LOS ANGELES — It’s going to be a busy time in Las Vegas this week, with three trade shows vying for the attention of retailers.
After canceling its mid-October 1993 run because of what was said to be a shortage of hotel rooms in a particularly heavy month for conventions, the Ladies’ Apparel Show Vegas, which goes under the moniker LAS Vegas, is back. For the first time, the show, produced by Las Vegas-based Convention Business Services, is being held in conjunction with Fashion Accessories Expo (FAE), a New York trade show produced by CMC.
Also this week, MAGIC International, the largest men’s wear trade show in the country, will be holding its regular twice-yearly parley in Las Vegas, with a smattering of women’s apparel on view among its displays.
The three-day combined LAS Vegas and FAE shows will be held today through Thursday at the Sands Expo and Convention Center. In all, the combined show will feature about 800 booths on 220,000 square feet, with 500 to carry women’s apparel.
About 1,500 apparel buyers and 2,300 accessories buyers have pre-registered for the event, said Peggy Timney, LAS Vegas buyer marketing director.
“The quantity of apparel lines have stayed about the same,” she said, “but the quality of the lines has improved. Major lines that have been sitting back, waiting to see how we would do, are finally participating in the show.”
“Vegas is a great place to do business,” said FAE group show director Steve Levine. “It’s inexpensive, safe and, of course, fun.”
Space for FAE is sold out, Levine said, and the exhibition will include “a lot of lines that aren’t represented in the L.A. market or that don’t travel to the East Coast shows.”
Levine added that the response has confirmed his belief that the country is big enough to support shows on both coasts.
FAE exhibitors are enthusiastic as well. Eileen Holcombe, director of sales and marketing for Judith Jack, a costume jewelry firm, said that the firm hopes to reach some new customers and see some buyers who aren’t traveling to New York as frequently now.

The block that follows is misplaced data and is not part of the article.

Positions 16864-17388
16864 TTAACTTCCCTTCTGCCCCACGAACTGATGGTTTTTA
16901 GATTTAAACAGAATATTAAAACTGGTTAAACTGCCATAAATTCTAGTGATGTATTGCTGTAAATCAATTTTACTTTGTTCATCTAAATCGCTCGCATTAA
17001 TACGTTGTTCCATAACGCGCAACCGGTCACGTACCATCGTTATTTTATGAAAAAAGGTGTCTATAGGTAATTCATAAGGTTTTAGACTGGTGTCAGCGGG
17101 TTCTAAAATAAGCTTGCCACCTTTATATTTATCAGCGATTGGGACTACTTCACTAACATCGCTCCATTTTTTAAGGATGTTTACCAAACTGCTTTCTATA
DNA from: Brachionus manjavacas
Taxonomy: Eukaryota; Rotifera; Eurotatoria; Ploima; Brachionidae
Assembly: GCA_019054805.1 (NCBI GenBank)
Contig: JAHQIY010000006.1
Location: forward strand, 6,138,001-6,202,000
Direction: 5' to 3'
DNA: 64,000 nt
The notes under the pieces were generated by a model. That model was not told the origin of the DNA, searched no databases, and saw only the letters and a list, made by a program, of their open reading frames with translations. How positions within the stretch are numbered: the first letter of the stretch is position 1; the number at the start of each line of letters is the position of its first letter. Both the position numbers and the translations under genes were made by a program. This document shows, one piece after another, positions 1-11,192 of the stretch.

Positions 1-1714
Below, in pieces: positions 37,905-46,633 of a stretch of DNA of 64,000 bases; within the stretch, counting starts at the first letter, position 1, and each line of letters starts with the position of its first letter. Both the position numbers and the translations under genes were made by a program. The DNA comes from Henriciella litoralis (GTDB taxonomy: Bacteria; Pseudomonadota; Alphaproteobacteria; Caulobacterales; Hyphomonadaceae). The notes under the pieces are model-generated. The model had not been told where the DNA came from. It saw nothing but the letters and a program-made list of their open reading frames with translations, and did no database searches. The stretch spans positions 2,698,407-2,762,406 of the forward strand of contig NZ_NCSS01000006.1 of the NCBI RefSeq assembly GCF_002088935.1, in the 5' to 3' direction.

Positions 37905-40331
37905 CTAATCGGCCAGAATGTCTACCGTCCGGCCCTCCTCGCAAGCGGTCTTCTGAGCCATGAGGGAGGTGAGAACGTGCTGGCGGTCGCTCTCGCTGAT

“Some of our major accounts from the West and Midwest don’t often get the chance to see the entire collection displayed altogether, since they haven’t been coming into New York for every market,” Holcombe said.
She added that because the show is paired with the apparel show, the firm hopes to make contact with new customers.
Sharif, designer for the firm that bears his name, has never participated in trade shows in the U.S. before and will be introducing several new product lines at the Las Vegas show.
“This seemed like a good opportunity to promote our new product areas, and I felt that with so many types of shows all taking place at the same time and near each other, this was the time to give it a try,” said the designer, who goes professionally only by the one name.
The company’s new collections include small leather goods, scarves and belts.
The FAE plans twice-a-year exhibits in Las Vegas. The next show will run Sept. 9-11, timed to coincide again with LAS Vegas and MAGIC. LAS Vegas will stage a solo production May 6-8.
Meanwhile, the MAGIC show joins the week’s festivities on Wednesday and runs through Saturday at the Las Vegas Convention Center. The giant men’s wear show will have approximately 2,500 exhibitors in 4,400 booths.
MAGIC began allowing women’s resources who specialize in the junior and activewear market to take booths two years ago. However, a MAGIC spokesman said, the show did not pursue this policy, choosing rather to continue its focus on men’s wear.
About 100 exhibitors will show women’s collections along with their men’s wear, about the same number as the last event in September.
Next year, though, as noted, women’s apparel at MAGIC will take on a greatly expanded presence when WWD joins forces with MAGIC to produce a women’s apparel trade show, running concurrently with the men’s wear show. The first show is slated for February 1995.